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Secret plan shows Jakarta to bully, woo Irian Jaya

26 November 2000

By Terry Friel

JAKARTA, Nov 26 (Reuters) - Indonesia is running a secret campaign to stop the rich and restive province of Irian Jaya breaking away, using a combination of bullying, clandestine operations and persuasion, internal documents show.

A Home Affairs Department plan obtained by Reuters and marked "Top Secret," calls for the raising of village-level militias, creating a hero out of an unspecified Irian figure and tough action against independence leaders.

Separatist passions are rising in the vast, easternmost province, stoked by human rights abuses by soldiers and police and resentment at what many there see as Jakarta's plundering of its fabulous mineral and resources wealth.

Many senior officials and military leaders fear its breakaway would stoke other separatist movements and deprive the cash-strapped central government of vital revenue.

The secret plan was drafted by the Home Affairs Department's director-general for national unity, Ermaya Suradinata, who confirmed the document's authenticity and told Reuters it was part of Jakarta's blueprint for a peaceful solution in Irian Jaya.


"Rising calls for independence in Irian Jaya have gained momentum as...the independence group grows more solid than ever," it says, warning separatist sympathisers have infiltrated local government in the province, also known as West Papua.

The document calls for a two-pronged strategy: hearts-and-minds and a clandestine intelligence operation.

Suradinata said the clandestine and intelligence operations were to prevent violence by "certain groups."

There are also fears bloodshed could erupt for the December 1 anniversary of tribal chiefs' 1961 declaration of independence.

Suradinata said Jakarta wanted a peaceful solution, largely through more autonomy and increased development for the impoverished and isolated territory.

"Solving the problem of Irian Jaya cannot be done with violence. It must be done through dialogue," he said.

"They feel, especially in the more isolated areas, that the government is not paying enough attention. Another thing contributing to the increase in pushing their wish for independence is they feel their prosperity is very low."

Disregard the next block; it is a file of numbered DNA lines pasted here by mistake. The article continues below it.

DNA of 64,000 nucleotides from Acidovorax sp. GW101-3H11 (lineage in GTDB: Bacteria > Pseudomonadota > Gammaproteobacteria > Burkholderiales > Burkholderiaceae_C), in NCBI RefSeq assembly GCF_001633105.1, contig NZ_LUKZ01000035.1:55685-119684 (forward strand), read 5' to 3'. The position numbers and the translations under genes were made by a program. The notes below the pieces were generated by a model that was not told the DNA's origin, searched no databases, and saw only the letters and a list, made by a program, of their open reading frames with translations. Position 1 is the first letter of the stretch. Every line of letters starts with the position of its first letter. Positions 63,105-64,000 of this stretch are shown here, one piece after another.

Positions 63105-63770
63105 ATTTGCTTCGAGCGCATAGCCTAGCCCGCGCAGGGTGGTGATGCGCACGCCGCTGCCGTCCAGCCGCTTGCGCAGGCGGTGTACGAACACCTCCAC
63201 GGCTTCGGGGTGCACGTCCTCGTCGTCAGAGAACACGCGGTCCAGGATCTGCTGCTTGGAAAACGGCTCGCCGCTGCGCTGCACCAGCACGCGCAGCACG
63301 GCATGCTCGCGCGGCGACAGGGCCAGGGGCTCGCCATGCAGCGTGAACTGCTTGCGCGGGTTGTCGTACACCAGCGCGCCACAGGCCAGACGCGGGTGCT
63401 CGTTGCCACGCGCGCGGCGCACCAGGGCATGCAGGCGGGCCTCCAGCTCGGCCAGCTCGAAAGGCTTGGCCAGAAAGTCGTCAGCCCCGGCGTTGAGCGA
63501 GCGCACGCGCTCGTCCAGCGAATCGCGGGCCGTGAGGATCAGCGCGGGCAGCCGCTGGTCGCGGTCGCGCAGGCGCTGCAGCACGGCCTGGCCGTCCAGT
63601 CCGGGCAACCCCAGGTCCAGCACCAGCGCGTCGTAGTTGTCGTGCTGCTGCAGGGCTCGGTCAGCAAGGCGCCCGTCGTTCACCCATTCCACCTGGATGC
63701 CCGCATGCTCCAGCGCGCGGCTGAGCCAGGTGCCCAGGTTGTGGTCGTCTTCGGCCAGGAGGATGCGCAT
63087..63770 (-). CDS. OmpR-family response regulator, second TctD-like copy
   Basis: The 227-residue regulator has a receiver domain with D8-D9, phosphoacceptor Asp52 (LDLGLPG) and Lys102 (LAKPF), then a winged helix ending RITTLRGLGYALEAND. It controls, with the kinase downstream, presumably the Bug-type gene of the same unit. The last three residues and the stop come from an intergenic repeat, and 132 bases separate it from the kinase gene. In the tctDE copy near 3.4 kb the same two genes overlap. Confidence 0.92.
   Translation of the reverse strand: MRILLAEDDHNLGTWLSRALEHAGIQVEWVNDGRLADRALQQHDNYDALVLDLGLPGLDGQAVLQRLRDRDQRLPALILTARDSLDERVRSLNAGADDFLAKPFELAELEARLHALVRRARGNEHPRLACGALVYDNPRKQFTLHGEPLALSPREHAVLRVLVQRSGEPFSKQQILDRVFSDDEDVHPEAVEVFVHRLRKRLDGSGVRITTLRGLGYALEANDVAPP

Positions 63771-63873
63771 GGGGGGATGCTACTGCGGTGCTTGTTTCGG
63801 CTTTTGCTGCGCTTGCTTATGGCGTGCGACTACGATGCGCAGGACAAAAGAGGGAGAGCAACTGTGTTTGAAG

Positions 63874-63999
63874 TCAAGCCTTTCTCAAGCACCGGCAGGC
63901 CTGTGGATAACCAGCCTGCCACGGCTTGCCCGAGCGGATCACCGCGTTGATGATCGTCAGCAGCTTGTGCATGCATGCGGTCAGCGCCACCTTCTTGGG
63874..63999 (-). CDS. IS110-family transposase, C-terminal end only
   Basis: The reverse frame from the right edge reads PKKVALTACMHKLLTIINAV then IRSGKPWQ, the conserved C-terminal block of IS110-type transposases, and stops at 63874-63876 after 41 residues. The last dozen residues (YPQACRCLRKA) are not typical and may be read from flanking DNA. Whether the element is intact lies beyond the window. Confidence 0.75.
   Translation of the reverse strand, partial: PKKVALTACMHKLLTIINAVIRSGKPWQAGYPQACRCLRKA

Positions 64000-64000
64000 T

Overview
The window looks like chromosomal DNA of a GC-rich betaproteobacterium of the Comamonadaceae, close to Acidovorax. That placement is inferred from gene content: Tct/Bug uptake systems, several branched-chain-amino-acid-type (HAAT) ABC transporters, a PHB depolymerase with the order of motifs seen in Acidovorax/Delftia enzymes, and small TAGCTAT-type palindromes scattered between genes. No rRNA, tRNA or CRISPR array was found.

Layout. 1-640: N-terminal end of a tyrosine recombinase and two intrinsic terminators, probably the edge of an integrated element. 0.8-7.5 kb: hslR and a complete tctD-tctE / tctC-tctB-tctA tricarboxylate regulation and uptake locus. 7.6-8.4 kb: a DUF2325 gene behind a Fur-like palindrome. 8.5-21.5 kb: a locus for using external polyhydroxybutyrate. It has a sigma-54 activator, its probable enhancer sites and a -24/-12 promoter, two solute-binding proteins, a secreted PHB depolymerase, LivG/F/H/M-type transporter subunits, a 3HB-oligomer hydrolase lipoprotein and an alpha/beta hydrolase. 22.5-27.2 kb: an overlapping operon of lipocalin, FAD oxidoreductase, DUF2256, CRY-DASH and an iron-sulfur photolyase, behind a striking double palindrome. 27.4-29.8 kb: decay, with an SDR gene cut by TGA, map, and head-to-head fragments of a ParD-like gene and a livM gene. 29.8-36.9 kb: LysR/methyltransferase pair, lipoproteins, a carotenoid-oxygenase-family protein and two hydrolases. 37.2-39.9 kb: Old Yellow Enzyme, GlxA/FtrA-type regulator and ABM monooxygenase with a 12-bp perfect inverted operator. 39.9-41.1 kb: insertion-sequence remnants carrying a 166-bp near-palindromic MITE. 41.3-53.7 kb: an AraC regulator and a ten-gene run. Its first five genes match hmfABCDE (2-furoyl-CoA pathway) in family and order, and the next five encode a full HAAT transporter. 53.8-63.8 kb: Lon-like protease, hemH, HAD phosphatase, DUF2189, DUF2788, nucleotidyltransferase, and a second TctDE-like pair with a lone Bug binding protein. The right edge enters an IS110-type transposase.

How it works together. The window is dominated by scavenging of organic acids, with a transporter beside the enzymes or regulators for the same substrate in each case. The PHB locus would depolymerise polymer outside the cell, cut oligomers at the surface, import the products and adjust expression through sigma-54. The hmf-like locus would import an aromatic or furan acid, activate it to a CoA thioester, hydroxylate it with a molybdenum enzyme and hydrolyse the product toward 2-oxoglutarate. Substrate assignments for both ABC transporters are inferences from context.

In a grim echo of the disgraced and failed strategy to keep East Timor under Jakarta's control, the secret plan urges the formation of village level militias.

Two militias are already operating in Irian Jaya: one in favour of independence and a smaller pro-Jakarta group.

But they have not yet reached the bloody level of the pro-Jakarta militias who laid waste to East Timor after it voted to end Indonesia's military occupation.

Suradinata said the militias were not intended as a paramilitary force, but as "working partners" to help the government implement its policy and win over the Irianese.

His blueprint urges the promotion of local culture and communities and development for the backward province.

"The problem is they feel their life lacks prosperity. If they have prosperity, I feel they will reject independence."

This softly-softly approach would be backed by diplomatic lobbying abroad to deny the separatists the foreign support that was so vital to East Timor's split from Jakarta.

The programme began earlier this year and is due to run until at least May, 2001. The government has already announced it would pump an extra $50 million into the underdeveloped province to boost infrastructure, health and education services.

The plan was drafted after a people's congress of community and separatist activists declared the territory independent.

"Papuans are euphoric about the freedom issue, while the groups who are fighting for independence are becoming even stronger," the document warned.


One of Indonesia's most senior generals recently cautioned Irian Jaya poses a serious threat to the country's shaky unity.

"There has been a rapid escalation of separatist calls... the military has to be prepared," Lieutenant-General Agus Widjojo told Reuters.

After East Timor's break from Indonesia last year, some analysts fear any formal move by Irian Jaya to seek independence, combined with a separatist push in the westernmost province of Aceh, could tear apart the world's largest archipelago.

President Abdurrahman Wahid consistently rules out a Timor-style independence vote, but his government is drafting a special autonomy deal to give Irian Jaya and Aceh more control over their own affairs and resources from May 1 next year.

On the western half of New Guinea island, Irian Jaya has a population of some two million, is rich in natural resources and home to one of the world's largest copper and gold mines, majority-owned by U.S.-based Freeport McMoRan Copper & Gold Inc.

Indigenous Irianese -- only about half the population -- remain mostly poor and separatist leaders accuse Jakarta of stealing the province's resources and giving nothing back.

The rest come from around Indonesia, either drawn by trading opportunities or brought in by the government as part of a now-discredited policy to move people out of overpopulated areas.

Irian Jaya joined Indonesia in 1963 after heavy diplomatic pressure on the Netherlands. Six years later, a still controversial U.N.-run plebiscite was held among local leaders which resulted in a vote to formally join Indonesia.

from: International Action for West Papua (IAWP)

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